There’s an opportunity there to get the team on board when it comes to arrival rates. It’s almost harder to convince the team, the front desk, and the providers that arrival rate is important. It all comes down to your patients needing to show up to get better. They get better faster when they show up according to their plan of care. Them dropping out makes you less efficient as a provider. No matter how many times you see them, it doesn’t make up for the fact that you missed giving them care. It extends the care, which is in no one’s best interest. If you want to be a powerful provider and clinic, you provide as much care as fast as possible to get them the best results as soon as possible. A negative arrival rate shows that you’re not doing that.
It’s so funny that you say that. When you talk to Tony later, ask him about our conversation because we were talking about that. Look at it this way. We’re there to help patients. I don’t care what specialty. All we’re there to do is help our patients. If a patient cancels and can’t get another patient in, you didn’t have one patient who didn’t get care. You got a second. The real reason we need our patients to show up or give us enough notice is so that we have enough time to help other patients get the care that they need and deserve.
A big part of what I do is when I start working with teams and show them it’s about patient care. Marketers will talk about closing up that funnel. Once that patient is in your funnel, we have to be able to give these people care as quickly as possible to get the results. Think about Amazon and texting. You and I grew up before all that stuff. You look at the population now. How fast do they want to be recovered?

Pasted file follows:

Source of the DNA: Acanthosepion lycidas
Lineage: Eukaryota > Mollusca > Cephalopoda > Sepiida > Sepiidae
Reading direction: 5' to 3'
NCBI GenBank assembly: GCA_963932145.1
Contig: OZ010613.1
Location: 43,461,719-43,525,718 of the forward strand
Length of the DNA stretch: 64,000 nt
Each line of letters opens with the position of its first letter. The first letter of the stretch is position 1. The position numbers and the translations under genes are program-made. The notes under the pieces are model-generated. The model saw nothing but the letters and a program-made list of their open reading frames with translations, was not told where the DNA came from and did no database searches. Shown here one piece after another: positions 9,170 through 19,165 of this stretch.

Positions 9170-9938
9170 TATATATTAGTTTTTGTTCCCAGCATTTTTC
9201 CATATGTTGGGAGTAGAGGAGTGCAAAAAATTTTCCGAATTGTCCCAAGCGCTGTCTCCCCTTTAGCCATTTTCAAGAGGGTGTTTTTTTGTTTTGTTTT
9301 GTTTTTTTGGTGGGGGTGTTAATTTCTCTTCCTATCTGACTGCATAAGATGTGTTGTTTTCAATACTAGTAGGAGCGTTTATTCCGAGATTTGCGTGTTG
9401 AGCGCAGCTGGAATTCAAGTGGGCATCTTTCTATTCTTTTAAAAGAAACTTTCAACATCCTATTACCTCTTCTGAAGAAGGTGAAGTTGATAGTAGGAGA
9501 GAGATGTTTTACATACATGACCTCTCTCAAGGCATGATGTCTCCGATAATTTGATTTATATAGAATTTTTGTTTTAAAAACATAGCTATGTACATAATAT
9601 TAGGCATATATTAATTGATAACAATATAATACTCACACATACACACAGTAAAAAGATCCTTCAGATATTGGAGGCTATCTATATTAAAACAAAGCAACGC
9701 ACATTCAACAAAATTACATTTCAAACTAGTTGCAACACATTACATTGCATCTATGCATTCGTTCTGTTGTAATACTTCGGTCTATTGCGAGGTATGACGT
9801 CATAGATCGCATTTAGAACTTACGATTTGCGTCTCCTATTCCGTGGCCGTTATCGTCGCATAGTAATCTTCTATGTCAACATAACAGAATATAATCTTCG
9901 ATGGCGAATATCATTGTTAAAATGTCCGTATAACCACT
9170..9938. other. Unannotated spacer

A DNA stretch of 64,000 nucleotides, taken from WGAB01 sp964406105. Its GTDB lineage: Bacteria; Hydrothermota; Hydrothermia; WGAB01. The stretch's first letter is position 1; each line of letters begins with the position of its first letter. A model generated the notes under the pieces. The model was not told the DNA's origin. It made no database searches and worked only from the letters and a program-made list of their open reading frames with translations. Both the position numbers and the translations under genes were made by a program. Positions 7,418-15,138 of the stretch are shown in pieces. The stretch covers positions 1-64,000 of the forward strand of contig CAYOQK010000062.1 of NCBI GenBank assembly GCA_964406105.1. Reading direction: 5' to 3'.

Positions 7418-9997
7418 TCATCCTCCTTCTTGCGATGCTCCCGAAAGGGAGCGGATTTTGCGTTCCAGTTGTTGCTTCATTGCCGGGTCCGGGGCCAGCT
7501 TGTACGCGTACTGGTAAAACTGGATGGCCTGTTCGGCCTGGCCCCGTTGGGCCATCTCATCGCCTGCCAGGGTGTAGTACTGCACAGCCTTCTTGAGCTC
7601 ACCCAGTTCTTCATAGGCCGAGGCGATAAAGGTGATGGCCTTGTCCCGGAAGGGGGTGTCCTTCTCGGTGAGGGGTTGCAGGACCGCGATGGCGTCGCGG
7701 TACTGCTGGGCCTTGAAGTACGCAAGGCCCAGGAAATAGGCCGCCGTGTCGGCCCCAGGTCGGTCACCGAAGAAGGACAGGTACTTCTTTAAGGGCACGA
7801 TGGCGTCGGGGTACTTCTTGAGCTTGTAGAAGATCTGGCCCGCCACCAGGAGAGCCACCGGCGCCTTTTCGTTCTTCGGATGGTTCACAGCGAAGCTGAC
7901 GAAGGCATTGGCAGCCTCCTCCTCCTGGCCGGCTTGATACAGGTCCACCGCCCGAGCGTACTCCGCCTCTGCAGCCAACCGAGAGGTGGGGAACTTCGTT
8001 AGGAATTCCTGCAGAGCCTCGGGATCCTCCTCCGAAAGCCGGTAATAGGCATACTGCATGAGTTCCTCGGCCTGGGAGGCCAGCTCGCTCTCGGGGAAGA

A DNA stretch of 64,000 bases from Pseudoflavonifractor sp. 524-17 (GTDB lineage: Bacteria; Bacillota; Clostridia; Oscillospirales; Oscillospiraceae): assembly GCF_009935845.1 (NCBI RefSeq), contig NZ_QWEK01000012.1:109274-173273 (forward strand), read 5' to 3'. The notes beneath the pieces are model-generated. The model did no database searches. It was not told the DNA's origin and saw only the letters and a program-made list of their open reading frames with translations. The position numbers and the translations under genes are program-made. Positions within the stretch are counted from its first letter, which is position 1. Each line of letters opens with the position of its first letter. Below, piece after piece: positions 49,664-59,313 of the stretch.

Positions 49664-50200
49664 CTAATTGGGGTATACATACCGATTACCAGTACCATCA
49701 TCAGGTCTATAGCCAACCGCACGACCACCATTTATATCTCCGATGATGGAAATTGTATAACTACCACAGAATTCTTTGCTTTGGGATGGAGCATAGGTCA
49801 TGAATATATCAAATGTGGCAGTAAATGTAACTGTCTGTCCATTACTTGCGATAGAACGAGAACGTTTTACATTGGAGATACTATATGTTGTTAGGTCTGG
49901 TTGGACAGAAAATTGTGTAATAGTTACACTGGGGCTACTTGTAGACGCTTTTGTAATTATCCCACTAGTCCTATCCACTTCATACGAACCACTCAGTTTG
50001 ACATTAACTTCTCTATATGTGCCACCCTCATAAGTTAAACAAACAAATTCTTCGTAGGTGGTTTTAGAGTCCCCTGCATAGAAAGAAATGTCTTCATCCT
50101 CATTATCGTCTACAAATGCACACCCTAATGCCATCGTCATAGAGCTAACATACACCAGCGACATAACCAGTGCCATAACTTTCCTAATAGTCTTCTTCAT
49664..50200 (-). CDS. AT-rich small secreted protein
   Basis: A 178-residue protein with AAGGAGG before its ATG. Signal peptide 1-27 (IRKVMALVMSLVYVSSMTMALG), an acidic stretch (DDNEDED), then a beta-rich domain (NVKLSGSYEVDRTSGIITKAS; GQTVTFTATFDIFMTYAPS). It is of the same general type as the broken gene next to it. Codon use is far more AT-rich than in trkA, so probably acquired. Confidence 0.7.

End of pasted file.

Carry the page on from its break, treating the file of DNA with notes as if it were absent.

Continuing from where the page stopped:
There’s no answer. Yet we’re asking people to commit 12 or 14 visits in some recurring models. Sometimes longer, sometimes less, but our skills teach us it’s going to be this. If a person’s canceling all the time, they’re not getting results. High rate of cancellations and no-shows increases drop-offs. When somebody drops out of care, that’s where people start to believe that PT doesn’t work or that any service, I don’t care what it is. I don’t go to the chiropractor and drop out.
I worked with chiropractors. If people only come in once every six weeks, it’s that model. The chiropractors feel down and feel like they’re not being productive or effective either. I’ve worked with medical offices that have patients that need to come in for recurring blood draws. The front desk is like, “If we can handle this and get patients to give us better notice, we can get more people in the door that want to be there.”